The white dress worn by Marilyn Monroe in 'The Seven Year Itch'


Among the many potent and poignant images that define the career of Marilyn Monroe, the shot of her white dress billowing provocatively upwards in Billy Wilder's Seven Year Itch must be among the most revered. It was also one of the most iconic images in 20th-century cinema and much imitated.

The biggest hit of 1955, the film starred Monroe as a girl living in the upstairs apartment to a publisher, played by Tom Ewell, whose wife and family are away and is reading a book called The Seven Year Itch, which claims that the majority of men have affairs after seven years of marriage.

The halter neck dress was the work of William Travilla, who designed most of Monroe's clothes on and off screen during her career. The original is now owned by the actress Debbie Reynolds, but such is the power of the image that a copy, made by Travilla from his original design, was auctioned on the internet in December 2004, fetching £37,000. The shot, in which Monroe stands above a subway vent, was filmed in a studio after a Manhattan location shoot was rendered useless by the noise of onlookers. Although publicity stills for the film showed Monroe's dress blowing above her waist, that part of the scene had to be cut from the movie at the behest of the censors.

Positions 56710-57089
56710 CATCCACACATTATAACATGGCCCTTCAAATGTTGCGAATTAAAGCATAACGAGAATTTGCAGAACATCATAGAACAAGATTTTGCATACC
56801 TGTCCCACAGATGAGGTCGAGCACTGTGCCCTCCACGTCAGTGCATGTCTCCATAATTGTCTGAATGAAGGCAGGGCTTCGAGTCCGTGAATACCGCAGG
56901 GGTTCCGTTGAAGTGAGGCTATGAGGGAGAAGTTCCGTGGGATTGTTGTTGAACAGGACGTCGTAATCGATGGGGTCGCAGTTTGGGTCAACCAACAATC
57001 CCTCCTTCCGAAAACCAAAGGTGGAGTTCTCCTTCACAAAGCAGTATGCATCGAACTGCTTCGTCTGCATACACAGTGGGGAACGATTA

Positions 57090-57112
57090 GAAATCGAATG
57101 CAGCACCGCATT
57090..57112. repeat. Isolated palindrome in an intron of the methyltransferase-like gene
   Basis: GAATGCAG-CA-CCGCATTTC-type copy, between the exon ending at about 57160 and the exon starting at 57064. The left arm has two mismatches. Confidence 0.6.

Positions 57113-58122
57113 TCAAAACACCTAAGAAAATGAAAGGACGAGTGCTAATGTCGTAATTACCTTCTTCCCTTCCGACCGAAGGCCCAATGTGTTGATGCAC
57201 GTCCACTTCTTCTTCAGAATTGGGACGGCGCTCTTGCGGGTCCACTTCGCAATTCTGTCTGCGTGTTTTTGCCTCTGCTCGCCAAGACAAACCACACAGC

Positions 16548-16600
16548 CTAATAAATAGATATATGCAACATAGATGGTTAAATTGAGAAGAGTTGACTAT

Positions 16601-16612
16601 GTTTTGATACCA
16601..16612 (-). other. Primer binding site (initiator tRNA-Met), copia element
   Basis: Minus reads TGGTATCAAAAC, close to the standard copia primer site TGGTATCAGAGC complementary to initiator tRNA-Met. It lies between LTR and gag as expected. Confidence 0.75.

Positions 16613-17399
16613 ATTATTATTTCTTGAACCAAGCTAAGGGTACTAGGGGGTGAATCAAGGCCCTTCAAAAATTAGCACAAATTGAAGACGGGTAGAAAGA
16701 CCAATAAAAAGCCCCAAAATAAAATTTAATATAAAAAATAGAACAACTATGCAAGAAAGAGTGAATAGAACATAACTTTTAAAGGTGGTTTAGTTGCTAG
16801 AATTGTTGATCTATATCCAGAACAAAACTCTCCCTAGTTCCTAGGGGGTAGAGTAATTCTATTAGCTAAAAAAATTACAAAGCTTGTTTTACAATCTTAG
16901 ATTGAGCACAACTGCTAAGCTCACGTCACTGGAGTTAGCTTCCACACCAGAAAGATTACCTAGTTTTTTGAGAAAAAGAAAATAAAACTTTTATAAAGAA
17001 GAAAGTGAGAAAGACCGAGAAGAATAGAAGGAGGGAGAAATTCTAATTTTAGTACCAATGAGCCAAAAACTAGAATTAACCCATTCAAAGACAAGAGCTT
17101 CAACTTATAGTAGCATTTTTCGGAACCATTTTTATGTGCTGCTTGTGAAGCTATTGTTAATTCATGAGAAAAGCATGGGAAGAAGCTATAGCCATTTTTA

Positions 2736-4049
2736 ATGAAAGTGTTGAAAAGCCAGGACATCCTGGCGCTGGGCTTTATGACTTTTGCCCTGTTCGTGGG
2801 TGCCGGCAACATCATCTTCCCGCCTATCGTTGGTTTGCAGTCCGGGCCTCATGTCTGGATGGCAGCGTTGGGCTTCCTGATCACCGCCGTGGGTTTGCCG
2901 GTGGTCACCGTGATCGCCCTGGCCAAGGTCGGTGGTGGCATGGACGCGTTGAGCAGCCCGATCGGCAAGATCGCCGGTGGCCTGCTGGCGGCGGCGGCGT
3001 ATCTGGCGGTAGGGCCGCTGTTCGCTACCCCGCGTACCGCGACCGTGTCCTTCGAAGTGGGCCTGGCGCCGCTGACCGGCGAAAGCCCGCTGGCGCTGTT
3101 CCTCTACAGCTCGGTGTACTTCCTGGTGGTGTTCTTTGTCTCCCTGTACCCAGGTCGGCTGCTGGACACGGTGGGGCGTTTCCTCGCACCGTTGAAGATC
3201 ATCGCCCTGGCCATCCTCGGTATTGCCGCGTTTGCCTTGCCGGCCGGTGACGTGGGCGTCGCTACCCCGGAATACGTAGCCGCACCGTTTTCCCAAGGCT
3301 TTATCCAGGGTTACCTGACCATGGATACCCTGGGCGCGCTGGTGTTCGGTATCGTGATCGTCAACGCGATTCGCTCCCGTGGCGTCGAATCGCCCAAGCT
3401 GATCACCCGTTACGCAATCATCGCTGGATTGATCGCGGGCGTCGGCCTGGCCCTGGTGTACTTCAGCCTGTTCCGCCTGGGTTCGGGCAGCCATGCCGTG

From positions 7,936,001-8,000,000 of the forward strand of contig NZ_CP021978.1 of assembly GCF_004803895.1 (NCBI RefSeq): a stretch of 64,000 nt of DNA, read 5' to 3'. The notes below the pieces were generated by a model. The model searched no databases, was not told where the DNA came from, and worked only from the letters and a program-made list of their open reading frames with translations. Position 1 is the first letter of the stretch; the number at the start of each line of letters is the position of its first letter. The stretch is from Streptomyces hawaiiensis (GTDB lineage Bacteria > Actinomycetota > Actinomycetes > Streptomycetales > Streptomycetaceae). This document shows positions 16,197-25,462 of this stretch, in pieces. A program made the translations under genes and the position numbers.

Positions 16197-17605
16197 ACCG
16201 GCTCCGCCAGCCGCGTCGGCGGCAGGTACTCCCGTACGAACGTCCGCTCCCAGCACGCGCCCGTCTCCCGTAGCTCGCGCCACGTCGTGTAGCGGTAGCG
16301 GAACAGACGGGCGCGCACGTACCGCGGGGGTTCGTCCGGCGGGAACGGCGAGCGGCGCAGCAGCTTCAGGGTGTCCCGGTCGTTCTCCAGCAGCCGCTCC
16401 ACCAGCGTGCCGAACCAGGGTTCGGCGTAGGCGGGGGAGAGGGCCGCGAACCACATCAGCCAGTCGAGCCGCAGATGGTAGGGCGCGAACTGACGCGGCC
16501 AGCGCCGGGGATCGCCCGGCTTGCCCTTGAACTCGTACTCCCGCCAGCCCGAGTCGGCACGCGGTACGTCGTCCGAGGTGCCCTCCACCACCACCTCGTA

Blue and white gingham pinafore worn by Judy Garland in 'The Wizard of Oz' (1939)

SOLD AT AUCTION IN 2005 FOR £140,000

When 17-year-old Judy Garland pulled on her blue and white gingham pinafore, she created not only an icon for gay men, but one of the most instantly recognisable looks in cinema history. It embodied small town, Mid-West America - drab, safe and homespun. The dress was custom made for Garland, whose name was stitched in to the hem. The auctioneers' estimate of £35,000 was smashed - when the hammer came down, bidding in the London saleroom had reached £140,000. The buyer was never identified. Another of Garland's Oz dresses was bought in 1999 by New York archivist Michael Benson. He paid a staggering £199,500.

White cotton bikini worn by Ursula Andress in 'Dr No' (1962)